Travel List

6 Fantastic Former Prisons Turned Luxury Hotels

Beauty is in the eye of the beholder or at least that’s how the saying goes. For a few people, beauty is a bit more relative the people perceive it. Someone might consider an abstract painting horrific, while the other might find it simply enchanting. However there’s something truly magical about something that, we can all agree upon, bridges the barrier between grotesque and serene.

A prison is a symbol of entrapment, torture and suffering. A hotel is mostly associated with comfort, relaxation and escape. Put the two face to face and you’ll find little, to no similarities, however by combining them you can achieve a certain level of beauty and bliss, that surfaces only in the weirdest of places. I mean think about it. Hotel + Prison, Prison + Hotel. I guess inmates would love to serve their time in hotel, but about travel guests lodging in a prison? Here’s 3 of the world’s weirdest, but at the same time beautiful, prisons converted into hotels.

1. Four Season Hotel – Istanbul, Turkey

Maybe the most famous jail house turned luxury hotel is the 65-room Four Seasons Istanbul, which up until 1969 was the Sultanahmet Jail, a detention center for writers, journalists, artists and dissident intellectuals awaiting trial at a nearby courthouse in central Istanbul.

The building’s exterior of Turkish neo-classic architecture was maintained, while contemporary glass additions were created to connect the series of buildings that frame an open courtyard, adding natural light to the hotel’s interior. This hotel offers an atmosphere of personal attention and ease that is unprecedented in Istanbul.

2. Breakwater Lodge – Cape Town, South Africa

Once a 19th century prison, the South African former notorious correctional facility Breakwater Lodge, is now a vibrant tourist location. This 1859-built structure with castle-like ramparts on the glitzy Victoria and Alfred Waterfront in the heart of Cape Town, is the country’s first jail-turned-hotel.

3. Malmaison – Oxford, UK

If an inmate of Her Majesty’s Prison in Oxford were to pay a return visit to his former clink today, he might come away wishing he’d committed his crime 40 years later. The castle-like walls, built for William the Conqueror in 1071, remain; as do the three-inch-thick steel doors in the cell blocks. But the prison’s name has been changed to the Malmaison and conditions have improved dramatically. The House of Correction gym features has state-of-the-art exercise equipment, and high tea, not corporeal punishment, is served up in the visitor’s room.

Back in 2005 the famous Malmaison hotel chain turned the oldest prison in Britain into one of the classiest boutique hotels in the county. Quite a makeover. Instead of changing the old look, the designers created a jail house theme by keeping the wrought iron stairwell and many of the original jail bars and bare brick walls. Of course, the designers also added a modern touch and vibe to the retro, creepy theme. A soft mood lighting and original pieces of art are just a few additions. The dining area is now a chic brasserie with a menu featuring steak tartare and fillet of sea bass, and the old cells feature plasma TVs, heated slate-stone bathrooms, plush velvet curtains and fully stocked mini-bars.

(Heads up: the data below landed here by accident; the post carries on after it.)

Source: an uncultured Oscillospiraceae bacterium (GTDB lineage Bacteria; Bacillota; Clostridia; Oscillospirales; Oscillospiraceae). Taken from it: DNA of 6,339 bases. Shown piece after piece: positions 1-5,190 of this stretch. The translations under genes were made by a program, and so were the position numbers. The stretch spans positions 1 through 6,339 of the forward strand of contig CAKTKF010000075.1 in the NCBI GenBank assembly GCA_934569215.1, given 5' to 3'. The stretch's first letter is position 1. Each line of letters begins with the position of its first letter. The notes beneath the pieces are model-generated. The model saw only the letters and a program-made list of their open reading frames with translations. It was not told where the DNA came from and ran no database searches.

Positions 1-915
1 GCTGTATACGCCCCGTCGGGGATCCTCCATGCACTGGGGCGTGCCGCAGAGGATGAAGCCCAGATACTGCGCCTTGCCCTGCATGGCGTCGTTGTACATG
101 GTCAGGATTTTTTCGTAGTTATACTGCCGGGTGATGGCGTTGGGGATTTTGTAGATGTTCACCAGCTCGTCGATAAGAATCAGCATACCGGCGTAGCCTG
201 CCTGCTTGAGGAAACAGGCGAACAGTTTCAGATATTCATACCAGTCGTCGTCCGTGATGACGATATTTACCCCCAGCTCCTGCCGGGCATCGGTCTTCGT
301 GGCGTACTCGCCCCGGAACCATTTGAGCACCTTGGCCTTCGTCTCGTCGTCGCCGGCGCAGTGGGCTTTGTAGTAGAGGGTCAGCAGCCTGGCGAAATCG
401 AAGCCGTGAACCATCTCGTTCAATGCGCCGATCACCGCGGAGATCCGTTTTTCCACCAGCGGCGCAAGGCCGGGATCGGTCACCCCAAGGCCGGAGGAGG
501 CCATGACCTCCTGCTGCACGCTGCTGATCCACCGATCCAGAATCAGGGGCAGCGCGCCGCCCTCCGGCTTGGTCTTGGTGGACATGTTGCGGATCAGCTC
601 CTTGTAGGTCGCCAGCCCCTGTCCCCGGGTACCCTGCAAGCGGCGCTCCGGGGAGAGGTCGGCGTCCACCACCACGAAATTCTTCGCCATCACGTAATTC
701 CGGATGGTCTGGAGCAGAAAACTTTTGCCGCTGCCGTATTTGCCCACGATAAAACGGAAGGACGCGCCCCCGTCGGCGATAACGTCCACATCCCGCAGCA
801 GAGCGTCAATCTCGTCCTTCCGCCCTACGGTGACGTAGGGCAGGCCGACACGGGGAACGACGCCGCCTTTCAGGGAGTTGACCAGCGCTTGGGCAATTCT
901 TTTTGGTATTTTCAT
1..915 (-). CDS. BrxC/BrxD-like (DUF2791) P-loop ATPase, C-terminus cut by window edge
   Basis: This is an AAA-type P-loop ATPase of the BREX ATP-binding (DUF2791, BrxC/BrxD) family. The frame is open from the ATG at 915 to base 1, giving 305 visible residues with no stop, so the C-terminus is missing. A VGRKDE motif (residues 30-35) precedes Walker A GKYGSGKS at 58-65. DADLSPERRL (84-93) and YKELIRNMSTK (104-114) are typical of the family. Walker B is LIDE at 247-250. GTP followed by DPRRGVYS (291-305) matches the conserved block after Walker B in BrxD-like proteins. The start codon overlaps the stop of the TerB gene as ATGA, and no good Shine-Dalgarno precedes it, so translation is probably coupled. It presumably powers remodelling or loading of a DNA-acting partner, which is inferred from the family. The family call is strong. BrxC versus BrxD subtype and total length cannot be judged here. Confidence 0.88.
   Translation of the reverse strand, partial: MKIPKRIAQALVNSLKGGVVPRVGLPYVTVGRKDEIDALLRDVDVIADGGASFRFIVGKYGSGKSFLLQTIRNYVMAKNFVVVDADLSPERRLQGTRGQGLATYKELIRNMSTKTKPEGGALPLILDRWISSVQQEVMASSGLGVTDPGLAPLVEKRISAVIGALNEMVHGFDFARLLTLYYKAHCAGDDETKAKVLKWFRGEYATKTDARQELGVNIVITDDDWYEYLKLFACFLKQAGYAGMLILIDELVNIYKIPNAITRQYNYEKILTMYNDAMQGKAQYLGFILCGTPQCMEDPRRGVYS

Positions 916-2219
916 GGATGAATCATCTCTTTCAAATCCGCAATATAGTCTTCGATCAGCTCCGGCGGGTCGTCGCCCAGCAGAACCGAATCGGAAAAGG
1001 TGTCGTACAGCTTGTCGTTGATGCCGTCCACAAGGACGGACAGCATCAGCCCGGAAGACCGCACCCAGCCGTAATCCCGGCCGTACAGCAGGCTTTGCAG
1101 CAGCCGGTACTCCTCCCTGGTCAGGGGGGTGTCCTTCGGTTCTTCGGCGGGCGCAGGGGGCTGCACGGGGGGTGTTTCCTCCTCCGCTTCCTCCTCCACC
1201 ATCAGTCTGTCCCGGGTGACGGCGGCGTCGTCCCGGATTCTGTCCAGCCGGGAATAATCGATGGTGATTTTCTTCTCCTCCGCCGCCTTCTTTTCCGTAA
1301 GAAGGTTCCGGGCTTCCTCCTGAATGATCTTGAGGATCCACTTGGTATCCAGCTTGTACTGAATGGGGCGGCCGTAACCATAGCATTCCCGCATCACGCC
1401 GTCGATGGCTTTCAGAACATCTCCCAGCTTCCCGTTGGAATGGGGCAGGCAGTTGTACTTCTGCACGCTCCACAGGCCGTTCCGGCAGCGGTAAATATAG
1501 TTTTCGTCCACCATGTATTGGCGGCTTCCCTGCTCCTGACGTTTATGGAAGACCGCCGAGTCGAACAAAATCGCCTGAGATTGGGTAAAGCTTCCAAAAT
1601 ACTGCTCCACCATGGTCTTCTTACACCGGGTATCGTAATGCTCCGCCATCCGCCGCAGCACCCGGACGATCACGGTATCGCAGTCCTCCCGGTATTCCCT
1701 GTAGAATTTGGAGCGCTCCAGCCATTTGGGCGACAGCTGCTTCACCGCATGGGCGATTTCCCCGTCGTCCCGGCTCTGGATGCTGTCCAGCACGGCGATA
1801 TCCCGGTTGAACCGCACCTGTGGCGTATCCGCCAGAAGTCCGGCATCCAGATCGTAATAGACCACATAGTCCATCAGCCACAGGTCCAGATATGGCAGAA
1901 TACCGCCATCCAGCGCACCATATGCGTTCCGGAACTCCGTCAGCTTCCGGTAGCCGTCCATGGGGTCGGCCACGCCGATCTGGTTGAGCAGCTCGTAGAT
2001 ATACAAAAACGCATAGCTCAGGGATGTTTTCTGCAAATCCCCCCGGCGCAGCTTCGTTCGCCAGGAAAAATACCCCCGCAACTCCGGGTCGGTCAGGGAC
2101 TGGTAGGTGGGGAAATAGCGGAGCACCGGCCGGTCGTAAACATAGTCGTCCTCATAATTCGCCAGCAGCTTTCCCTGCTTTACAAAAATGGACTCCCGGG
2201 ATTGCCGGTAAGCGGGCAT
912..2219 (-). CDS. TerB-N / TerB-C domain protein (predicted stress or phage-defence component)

See also: The World’s Nine Weirdest Hotels


4. Liberty Hotel – Boston, USA

Oh, the irony. The Charles Street Jail, in Boston, was one of the countries most infamous prisons, dating from the middle of the 19th century. It started it slow decay as prison, in the mid 20th century, before finally closing its doors at the beginning of the 1990’s. But from the ashes, a gorgeous new 298-room hotel was raised. Opened in September 2007 after a $150 million renovation, 18 of its rooms are set within the high granite walls of the 1851-built main prison, which has as its centerpiece a towering light-filled 90-foot-high lobby rotunda.


5. Hotel Katajanokka – Helsinki, Finland

To find one of Europe’s classiest prison hotels, you must cross the Baltic to Helsinki, Finland, and check into Hotel Katajanokka, a tall red-brick structure on a narrow peninsula close to the domed Uspenski Cathedral in the center of the city. This was the Helsinki county prison for 150 years until it closed down in 2002; it’s now a 102-room boutique inn run by Best Western, with a swish bare-brick restaurant called Jailbird. Which room to book? Ask for the private cell where former Finnish president Risto Ryti was jailed by the Soviets at the end of World War Two.


6. Hotel Loewengraben – Lucerne, Switzerland

[digg-reddit-me]The Jail Hotel Loewengraben in old town Lucerne, Switzerland, functioned as a prison right up until 1998. Right about the same year it re-opened as a small, clean, unfussy boutique hotel. The rooms have bars on the windows, the doors tiny slots to push food through, and the communal areas are decorated with prison memorabilia. And just in case you missed the joke, the hotel bar is called Alcatraz. Not exactly four seasons material, but fun enough to get welcomed in the list.

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  1. 1

    In your comments on Malmaison, you wrote, “high tea, not corporeal punishment, is served up..”

    I rather think that incorporeal punishment would attract a lot of visitors!

  2. 4

    Totally captivating. Who’s behind the bars now? What happens if you don’t pay the bill? Do you get locked up?
    Nice article. Thanks. The Baldchemist

  3. 5

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